In an exclusive two-part interview with TrekMovie.com, screenwriter and producer Damon Lindelof talks about the construction and direction of the Star Trek sequel, the decision to film the movie in 3D and the future of the franchise by teasing a possible third movie to the series. It really feels that all the people involved with the making of the Star Trek sequel really care about the outcome and the property itself.
Lindelof seems to be coy about the timetable of the Star Trek sequel and not saying when the movie will take place after the first movie in the timeline. But he does say how the dynamic of the crew of the USS Enterprise is now different in the sequel.
We have not seen Kirk as the captain of the Enterprise yet. We will see him be the captain in this movie and that changes the dynamic.
He continues to talk about the pressure of making the Star Trek sequel bigger and more epic than the first film. But rather than saying the sequel will have more action, Lindelof makes a point to say that the film will be more character driven because emotions and relationships are what is key in the Star Trek universe.
…at the end of the day I feel that Trek is at its best when it is intimate and human and relatable. And when I say human, that can include aliens too. But all the things that we view as emotional touchstones: love, loss, and courage and all those themes that are the core of Trek. You sometimes when you want to make a movie too big for its own good, it loses some of those essential values.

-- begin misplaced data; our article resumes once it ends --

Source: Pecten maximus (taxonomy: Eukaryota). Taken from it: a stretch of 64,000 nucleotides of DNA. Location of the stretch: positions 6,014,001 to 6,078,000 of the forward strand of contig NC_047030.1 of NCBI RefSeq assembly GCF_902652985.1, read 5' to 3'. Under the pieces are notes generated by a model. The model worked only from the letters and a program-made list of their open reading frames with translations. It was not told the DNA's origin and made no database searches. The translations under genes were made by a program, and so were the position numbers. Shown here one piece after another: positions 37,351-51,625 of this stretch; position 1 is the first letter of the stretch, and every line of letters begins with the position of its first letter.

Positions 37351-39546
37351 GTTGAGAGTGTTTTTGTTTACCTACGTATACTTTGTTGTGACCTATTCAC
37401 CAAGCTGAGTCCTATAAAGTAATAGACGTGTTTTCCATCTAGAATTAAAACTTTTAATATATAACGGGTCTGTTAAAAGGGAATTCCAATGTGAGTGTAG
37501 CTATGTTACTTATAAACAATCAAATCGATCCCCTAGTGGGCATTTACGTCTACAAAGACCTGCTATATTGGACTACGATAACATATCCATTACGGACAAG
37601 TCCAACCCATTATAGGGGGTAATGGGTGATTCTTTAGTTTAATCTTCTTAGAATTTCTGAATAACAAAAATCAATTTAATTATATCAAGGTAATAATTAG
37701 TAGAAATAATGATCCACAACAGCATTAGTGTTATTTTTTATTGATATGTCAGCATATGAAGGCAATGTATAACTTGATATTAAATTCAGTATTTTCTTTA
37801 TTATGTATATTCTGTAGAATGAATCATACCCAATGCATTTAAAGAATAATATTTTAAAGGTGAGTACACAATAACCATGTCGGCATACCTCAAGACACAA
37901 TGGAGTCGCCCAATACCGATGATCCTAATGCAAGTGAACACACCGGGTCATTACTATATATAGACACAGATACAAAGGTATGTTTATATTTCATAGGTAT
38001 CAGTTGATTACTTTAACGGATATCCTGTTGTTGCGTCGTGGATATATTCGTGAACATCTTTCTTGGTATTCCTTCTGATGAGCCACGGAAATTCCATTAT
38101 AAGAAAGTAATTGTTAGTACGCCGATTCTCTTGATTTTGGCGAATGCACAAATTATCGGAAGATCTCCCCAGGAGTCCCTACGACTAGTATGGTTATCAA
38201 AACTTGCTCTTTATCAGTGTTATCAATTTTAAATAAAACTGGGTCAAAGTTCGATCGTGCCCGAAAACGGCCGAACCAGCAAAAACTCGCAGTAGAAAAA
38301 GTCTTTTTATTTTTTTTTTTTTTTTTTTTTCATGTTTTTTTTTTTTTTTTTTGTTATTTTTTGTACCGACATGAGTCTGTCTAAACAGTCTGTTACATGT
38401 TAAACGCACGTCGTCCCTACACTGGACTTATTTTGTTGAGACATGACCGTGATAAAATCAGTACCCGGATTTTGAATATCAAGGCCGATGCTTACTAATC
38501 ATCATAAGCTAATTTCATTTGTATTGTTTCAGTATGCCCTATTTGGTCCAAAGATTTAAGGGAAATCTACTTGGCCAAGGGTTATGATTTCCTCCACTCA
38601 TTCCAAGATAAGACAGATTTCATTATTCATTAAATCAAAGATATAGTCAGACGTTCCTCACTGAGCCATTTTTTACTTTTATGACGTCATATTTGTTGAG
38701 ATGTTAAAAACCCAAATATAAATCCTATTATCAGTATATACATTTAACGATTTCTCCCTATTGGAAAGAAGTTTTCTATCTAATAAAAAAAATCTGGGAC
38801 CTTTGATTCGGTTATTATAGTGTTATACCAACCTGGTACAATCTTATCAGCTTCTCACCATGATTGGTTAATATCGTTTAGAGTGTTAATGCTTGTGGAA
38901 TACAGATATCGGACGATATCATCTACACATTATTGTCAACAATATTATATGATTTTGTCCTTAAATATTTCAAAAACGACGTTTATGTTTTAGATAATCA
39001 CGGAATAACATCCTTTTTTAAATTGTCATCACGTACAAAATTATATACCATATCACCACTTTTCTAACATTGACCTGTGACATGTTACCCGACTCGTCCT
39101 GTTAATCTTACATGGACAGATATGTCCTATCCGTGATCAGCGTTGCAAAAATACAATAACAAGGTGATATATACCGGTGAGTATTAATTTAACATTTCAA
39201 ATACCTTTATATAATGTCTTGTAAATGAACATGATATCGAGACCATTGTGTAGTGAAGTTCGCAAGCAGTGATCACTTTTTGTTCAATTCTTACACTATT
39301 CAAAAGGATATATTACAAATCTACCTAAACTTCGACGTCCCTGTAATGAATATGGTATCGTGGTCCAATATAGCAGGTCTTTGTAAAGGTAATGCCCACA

Lindelof also talks about the productions apprehension to shoot the Star Trek sequel in 3D. They wanted to have a good reason to make the movie a 3D movie and if 3D was important to the film’s storytelling.
We wanted to tell the story that we wanted to tell and we have already talked about the idea that all of us were a little bit cynical about doing the movie in 3D and then they set up a test at Bad Robot where they took footage from the first movie – the sequence when the Enterprise drops out of warp and they come upon all the federation vessels destroyed by the Narada and they are doing evasive maneuvers – and we just looked at each other after and said “that was kind of awesome.”
The interview concluded with Damon Lindelof teasing the possibility of a third Star Trek movie by citing Christopher Nolan’s Batman series as a prototype of how to do a pop culture movie series correctly. He also talks about if the sequel does well enough, a third movie can happen.
So three movies, again not to do everything that Christopher Nolan does, but if you do it right it’s a good model. But that idea, whether you want to call it a trilogy or not, although I reserve the right to when we are talking four years from now to say “this is the third movie in our trilogy,” but it does feel that three movies is the right responsibility for us to have the baton for before we then pass it off to the people who are take Trek to wherever they want to take it.
I would highly recommend reading the entire interview over at Trek Movie. They go on to talk about the impact of The Wrath of Khan on Lindelof, the mystery behind the production of the Star Trek sequel, what they’ll have in store for Comic Con 2012 and how the Star Trek sequel script evolved.